We need to understand as well that criminals and terrorists already have easy access to a virtually endless supply of whatever weaponry they want.
In fact, it's perfectly legal already to build an off-the-books gun at home with parts you can order off the Internet and put together in a few hours. Given their outlaw status, drug dealers, terrorists, and gangsters are not particularly concerned whether the guns they use are traceable or not.
As anyone who has wasted hours standing in TSA lines at airports knows, terrorists aren't stopped by sweeping up babies, grandmothers and everyone else in pointless exercises in security-theater – or in secret, illegal total surveillance programs.
Terrorists are confounded by old-fashioned, dogged police work and push-back by people on planes.
If we want to minimize violence associated with drug trafficking, the smartest move we can make is to legalize drugs – something that both Canada and Mexico recognize.
Our neighbor to the north has already legalized marijuana, the only currently illegal drug that is used by more than 1 percent of Americans on a monthly basis. According to the latest National Survey on Drug Use and Health (table A.7B), 8.9 percent of us smoked weed in the past 30 days (that figure includes people in states where it's legal).
The next closest illegal substance was cocaine, which 0.7 percent of us admitted using regularly. Misuse of legal prescription drugs came in at 2.4 percent in the past month.
Mexico's new president is pushing for the same sort of marijuana reform that Canada has implemented.
We know from our own misbegotten history with alcohol prohibition that banning substances that adults want to consume creates black markets that are enforced through violence rather than contracts, courts and voluntary exchange. Attempts in recent years to intensify Mexico's war on drugs has only lead, predictably, to more, not less, violence.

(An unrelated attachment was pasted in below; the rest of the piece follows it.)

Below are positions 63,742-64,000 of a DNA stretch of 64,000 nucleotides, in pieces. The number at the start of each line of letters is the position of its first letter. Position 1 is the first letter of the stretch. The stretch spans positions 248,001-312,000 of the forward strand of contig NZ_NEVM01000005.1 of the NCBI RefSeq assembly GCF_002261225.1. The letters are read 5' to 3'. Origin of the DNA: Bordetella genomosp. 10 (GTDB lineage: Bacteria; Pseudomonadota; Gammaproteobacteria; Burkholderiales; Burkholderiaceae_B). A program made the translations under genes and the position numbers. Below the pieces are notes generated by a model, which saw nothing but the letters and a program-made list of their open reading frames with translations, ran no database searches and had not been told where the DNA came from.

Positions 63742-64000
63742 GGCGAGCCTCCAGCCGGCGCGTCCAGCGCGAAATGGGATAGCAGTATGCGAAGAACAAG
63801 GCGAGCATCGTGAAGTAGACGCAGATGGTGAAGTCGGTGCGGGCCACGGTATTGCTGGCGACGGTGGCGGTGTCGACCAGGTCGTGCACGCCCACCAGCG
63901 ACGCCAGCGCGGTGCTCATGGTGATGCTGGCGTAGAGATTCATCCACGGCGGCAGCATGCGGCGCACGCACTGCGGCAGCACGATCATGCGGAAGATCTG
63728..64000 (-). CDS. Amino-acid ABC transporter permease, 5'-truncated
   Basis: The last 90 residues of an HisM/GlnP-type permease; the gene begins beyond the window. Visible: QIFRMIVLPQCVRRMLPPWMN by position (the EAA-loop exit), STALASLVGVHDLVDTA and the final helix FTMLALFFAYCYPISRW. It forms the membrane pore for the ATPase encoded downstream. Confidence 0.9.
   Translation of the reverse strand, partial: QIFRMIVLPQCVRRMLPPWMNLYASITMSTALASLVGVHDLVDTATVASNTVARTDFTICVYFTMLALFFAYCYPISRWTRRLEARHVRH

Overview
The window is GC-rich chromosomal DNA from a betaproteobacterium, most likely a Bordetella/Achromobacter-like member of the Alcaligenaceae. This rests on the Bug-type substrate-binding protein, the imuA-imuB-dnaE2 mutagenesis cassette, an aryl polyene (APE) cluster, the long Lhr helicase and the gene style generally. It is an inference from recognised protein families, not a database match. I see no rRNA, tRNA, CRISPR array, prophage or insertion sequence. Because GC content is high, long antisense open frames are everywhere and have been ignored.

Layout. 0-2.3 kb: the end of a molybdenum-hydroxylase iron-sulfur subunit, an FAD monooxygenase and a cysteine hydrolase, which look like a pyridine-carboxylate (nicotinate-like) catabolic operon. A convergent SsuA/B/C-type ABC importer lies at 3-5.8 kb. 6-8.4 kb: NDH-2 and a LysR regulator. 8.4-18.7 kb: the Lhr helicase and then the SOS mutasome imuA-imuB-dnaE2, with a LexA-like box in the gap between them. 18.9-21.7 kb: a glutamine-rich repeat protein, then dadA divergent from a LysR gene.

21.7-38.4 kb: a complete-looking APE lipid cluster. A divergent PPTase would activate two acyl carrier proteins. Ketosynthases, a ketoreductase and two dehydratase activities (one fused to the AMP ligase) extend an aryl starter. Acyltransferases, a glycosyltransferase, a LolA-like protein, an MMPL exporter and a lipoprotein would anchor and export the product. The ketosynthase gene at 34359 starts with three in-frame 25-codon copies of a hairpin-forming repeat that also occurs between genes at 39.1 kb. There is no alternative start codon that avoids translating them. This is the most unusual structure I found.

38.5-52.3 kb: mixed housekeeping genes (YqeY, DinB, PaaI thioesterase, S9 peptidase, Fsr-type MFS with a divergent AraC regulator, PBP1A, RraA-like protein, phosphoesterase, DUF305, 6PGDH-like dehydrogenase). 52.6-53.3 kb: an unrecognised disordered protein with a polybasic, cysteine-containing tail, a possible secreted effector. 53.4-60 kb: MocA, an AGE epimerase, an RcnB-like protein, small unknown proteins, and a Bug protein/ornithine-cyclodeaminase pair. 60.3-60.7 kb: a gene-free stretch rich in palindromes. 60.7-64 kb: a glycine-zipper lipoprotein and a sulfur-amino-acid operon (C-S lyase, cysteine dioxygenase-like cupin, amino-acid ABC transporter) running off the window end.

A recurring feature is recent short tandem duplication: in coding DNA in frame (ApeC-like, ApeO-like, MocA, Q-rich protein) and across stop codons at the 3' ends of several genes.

What’s the next-best move to reduce gun violence and gangsterism? Put more guns into circulation and let people carry them in more circumstances.
That's what has happened over the past two decades in the United States and it correlates with a historic decline in violent crime and homicide.
According to government data, since 1996 the number of firearms in America has nearly doubled, to 393 million guns. Over the same time period, it became easier to get concealed-carry permits to walk around armed.
And yet, "from 1993 to 2015, the rate of violent crime declined from 79.8 to 18.6 victimizations per 1,000 persons age 12 or older," according to the Bureau of Justice Statistics, which published a comprehensive report last October.
Over the same period, rates for crimes using guns dropped from 7.3 per 100,000 people to 1.1 per 100,000 people. The homicide rate is down from 7.4 to 4.9 per 100,000 people.
It's impossible to know whether the increase in guns caused the decrease in violence, but we do know for sure that it didn't spark a “Mad Max”-style free-for-all either. There is no reason to think that would change if and when 3D-printing allows us all to become our own gunsmiths in our home offices.